When I was a teenager the Miami airport was like that place near the Berlin wall where the prisoner exchanges took place. You know the image: a bedraggled figure walks alone in the moonlight across an imaginary line that represents the transition from one legal jurisdiction to another. Depending on which direction the prisoner is walking the line can also represent freedom or oppression. But either way, the prisoner walks alone. As a kid, that’s what I liked most about Miami.
I’d heard that a lot of drugs were smuggled through Miami, so whenever I was in the Customs area I’d try to find the likely suspects. I never could because, of course, the whole point of being a smuggler is to be inconspicuous. Except for the fact that I was too young I’d have been a great smuggler, mostly because I had great rapport with airport officials. Invariably, as I approached the U.S. Customs agent, with his crisp white shirt, he’d look me straight in the eye and say “welcome back to the United States, son.” His voice was filled with pride, and it made me feel proud too.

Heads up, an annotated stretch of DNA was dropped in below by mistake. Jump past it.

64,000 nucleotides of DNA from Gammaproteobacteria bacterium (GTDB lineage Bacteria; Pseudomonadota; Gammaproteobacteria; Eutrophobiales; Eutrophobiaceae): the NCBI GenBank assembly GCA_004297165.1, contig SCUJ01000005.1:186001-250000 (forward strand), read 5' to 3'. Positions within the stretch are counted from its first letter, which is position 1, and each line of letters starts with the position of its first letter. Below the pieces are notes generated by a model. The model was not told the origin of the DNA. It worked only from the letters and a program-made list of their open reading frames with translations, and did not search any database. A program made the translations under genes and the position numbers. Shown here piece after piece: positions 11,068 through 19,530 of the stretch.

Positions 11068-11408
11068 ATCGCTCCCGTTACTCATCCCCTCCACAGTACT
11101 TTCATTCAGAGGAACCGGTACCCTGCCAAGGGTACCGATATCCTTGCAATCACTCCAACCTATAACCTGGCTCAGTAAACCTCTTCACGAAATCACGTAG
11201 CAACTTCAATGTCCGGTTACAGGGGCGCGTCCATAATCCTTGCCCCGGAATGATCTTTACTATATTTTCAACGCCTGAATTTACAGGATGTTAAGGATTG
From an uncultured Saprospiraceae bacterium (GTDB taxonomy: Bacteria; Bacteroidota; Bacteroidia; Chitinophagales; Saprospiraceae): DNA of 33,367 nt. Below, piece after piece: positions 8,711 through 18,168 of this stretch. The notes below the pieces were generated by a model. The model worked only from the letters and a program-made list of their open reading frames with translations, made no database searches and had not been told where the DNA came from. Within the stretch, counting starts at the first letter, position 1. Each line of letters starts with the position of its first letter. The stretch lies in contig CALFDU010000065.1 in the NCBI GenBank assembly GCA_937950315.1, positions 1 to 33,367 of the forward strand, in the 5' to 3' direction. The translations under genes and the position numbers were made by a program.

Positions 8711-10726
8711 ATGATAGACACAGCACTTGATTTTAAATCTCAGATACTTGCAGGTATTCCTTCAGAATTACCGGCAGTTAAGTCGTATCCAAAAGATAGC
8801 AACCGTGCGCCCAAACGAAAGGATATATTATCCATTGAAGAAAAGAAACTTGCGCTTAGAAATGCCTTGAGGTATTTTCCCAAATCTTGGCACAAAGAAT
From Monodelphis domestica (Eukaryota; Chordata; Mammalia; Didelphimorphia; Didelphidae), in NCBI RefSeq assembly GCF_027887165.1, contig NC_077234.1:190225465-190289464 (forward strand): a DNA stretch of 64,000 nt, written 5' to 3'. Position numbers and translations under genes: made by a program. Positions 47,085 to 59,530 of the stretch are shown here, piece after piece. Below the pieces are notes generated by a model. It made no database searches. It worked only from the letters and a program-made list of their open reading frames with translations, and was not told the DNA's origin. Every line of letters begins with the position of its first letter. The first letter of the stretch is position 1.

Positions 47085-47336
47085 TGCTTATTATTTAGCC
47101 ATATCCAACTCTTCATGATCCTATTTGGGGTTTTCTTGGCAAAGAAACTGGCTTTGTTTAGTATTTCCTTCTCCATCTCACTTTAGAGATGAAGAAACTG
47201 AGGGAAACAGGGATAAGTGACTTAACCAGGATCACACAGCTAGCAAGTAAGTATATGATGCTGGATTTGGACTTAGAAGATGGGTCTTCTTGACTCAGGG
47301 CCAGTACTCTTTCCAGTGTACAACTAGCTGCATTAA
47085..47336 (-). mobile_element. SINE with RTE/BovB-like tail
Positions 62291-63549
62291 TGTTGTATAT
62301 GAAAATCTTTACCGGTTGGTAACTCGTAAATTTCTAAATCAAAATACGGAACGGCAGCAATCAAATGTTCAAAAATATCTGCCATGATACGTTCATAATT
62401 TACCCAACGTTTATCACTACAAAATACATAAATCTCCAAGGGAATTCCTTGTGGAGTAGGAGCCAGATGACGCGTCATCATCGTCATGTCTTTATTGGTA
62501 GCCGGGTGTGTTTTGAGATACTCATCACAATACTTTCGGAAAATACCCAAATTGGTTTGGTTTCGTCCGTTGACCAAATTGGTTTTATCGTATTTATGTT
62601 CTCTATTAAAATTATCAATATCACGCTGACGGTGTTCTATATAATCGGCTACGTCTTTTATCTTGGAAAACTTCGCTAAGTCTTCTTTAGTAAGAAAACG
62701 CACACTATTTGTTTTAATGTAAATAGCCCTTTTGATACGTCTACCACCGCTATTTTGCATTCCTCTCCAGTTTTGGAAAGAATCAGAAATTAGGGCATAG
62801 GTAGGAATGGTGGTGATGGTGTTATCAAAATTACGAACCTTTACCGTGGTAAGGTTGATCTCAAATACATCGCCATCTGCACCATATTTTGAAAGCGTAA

A lot of times he would ask why I’d been in Panama for so long. Then I’d have to explain that I lived there with my mother. Right away he’d understand that meant that my parents were divorced. The Customs guys were sharp; you didn’t have to explain things to them in laborious detail. “Okay son, just give the card to that man over there and you can be on your way,” and our eyes would linger for a sparkle of time. As I walked away I was glad for that human connection, even if it was with someone that had only met for about 30 seconds. It was moments like those that made me wish I could live in the Miami airport forever.